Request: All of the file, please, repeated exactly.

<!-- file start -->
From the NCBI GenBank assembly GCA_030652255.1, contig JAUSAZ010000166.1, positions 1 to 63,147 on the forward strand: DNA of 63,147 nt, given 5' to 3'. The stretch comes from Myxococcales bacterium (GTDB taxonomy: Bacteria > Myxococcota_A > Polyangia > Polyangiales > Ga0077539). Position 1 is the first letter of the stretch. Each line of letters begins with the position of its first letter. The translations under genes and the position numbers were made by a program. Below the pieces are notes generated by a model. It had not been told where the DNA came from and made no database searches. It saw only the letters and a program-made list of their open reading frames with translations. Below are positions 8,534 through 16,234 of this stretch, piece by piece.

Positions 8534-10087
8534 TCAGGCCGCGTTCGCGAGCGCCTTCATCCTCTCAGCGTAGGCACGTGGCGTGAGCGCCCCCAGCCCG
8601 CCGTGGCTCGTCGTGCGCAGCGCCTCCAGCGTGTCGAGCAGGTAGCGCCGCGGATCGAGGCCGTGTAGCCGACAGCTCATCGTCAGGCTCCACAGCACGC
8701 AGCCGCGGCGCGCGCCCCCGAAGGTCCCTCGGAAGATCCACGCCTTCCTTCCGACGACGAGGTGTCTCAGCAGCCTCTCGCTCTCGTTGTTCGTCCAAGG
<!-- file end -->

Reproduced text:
From the NCBI GenBank assembly GCA_030652255.1, contig JAUSAZ010000166.1, positions 1 to 63,147 on the forward strand: DNA of 63,147 nt, given 5' to 3'. The stretch comes from Myxococcales bacterium (GTDB taxonomy: Bacteria > Myxococcota_A > Polyangia > Polyangiales > Ga0077539). Position 1 is the first letter of the stretch. Each line of letters begins with the position of its first letter. The translations under genes and the position numbers were made by a program. Below the pieces are notes generated by a model. It had not been told where the DNA came from and made no database searches. It saw only the letters and a program-made list of their open reading frames with translations. Below are positions 8,534 through 16,234 of this stretch, piece by piece.

Positions 8534-10087
8534 TCAGGCCGCGTTCGCGAGCGCCTTCATCCTCTCAGCGTAGGCACGTGGCGTGAGCGCCCCCAGCCCG
8601 CCGTGGCTCGTCGTGCGCAGCGCCTCCAGCGTGTCGAGCAGGTAGCGCCGCGGATCGAGGCCGTGTAGCCGACAGCTCATCGTCAGGCTCCACAGCACGC
8701 AGCCGCGGCGCGCGCCCCCGAAGGTCCCTCGGAAGATCCACGCCTTCCTTCCGACGACGAGGTGTCTCAGCAGCCTCTCGCTCTCGTTGTTCGTCCAAGG